How Delhi’s Modern Kitchens Are Making Chaat Their Own
Image Credit: Instagram/indianaccent

If you live in Delhi and were above the drinking age in the 2000s, you’ve probably tried vodka golguppas. A mainstay on the menu at the restaurant Punjabi By Nature back then, these gol guppas were served with shots of spicy paani that had vodka in it. They became popular with the college crowd and earned Punjabi By Nature substantial revenue. Different versions of golguppas have followed since then. 

At Indian Accent in Delhi, chef Manish Mehrotra added golguppas with five types of water on the menu. Indian Accent’s golguppas are served with “Calcutta jhal potato” and and the five types of brightly coloured water are explained as everything is brought to your table. Bhawan, a newish street food delivery service in Delhi and NCR, also allows you to choose from three types of water with golguppas: green chilli and tamarind, mint and hing, and pomegranate and cumin. The golguppas at Bhawan come in three different varieties too: atta, ragi atta and sooji. 

Besides golguppas, other types of chaat have been experimented with, too. Indian Accent has a potato sphere chaat with white pea ragda (inspired by aloo tikki) on its menu. Sometimes, the restaurant’s summer menu also includes a chicken and pomelo chaat. Chaat is primarily vegetarian and so the use of chicken is novel. The addition of an unusual fruit like pomelo also earns the chef bonus points.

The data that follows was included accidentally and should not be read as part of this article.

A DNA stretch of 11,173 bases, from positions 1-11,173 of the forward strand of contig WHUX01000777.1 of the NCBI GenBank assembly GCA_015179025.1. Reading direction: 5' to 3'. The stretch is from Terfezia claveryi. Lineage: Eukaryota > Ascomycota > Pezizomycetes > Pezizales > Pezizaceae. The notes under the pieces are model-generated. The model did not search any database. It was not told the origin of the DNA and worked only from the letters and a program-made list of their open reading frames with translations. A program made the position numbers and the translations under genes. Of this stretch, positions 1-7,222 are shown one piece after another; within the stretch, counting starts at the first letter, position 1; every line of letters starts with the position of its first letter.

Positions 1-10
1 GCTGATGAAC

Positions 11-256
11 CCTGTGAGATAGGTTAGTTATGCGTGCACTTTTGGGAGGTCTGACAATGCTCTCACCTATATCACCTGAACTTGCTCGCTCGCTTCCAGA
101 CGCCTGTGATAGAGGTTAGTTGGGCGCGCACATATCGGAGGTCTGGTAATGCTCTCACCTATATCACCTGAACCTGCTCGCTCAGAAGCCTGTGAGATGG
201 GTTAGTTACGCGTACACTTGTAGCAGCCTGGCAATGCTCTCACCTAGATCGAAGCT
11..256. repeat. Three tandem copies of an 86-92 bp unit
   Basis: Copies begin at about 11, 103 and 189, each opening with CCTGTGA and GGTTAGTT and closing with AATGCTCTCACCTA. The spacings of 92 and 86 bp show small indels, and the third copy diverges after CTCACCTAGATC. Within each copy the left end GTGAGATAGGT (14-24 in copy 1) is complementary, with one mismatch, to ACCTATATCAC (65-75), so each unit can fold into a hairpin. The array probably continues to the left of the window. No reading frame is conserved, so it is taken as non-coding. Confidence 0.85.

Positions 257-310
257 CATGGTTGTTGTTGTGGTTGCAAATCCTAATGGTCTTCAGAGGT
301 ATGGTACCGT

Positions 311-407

While these innovations are indicators of creativity and a desire to create food that is different from what most people are used to, some of it can sometimes take away the nostalgic associations we have with street food. The whole idea of street food is tied to messiness and imperfection: water drips out of golguppas as we try to eat them and dahi drips down shirts when people put a bhalla in their mouths. While this casual clumsiness can also come with eating at fine dining restaurants, there’s still some finesse and the concept of table manners attached to it. For instance, there’s no vendor dipping a puri into a container of spicy water at Indian Accent. The water is served in glass cups, and diners are expected to pour it into the puris themselves. Similarly, when golguppas are home-delivered from Bhawan, customers get to enjoy a sanitised version where the water is either poured into a bowl to dip the puri in, or poured directly into the puri with a spoon. 

Mouthfuls of convenient, sanitised chaat may still be tasty, but they do end up taking the street out of street food. Chaat should be evocative and remind people of dusty lanes, chatty vendors and messy eating. When modern kitchens take on the challenge of preparing chaat, they miss out on the quintessential components that make it what it is.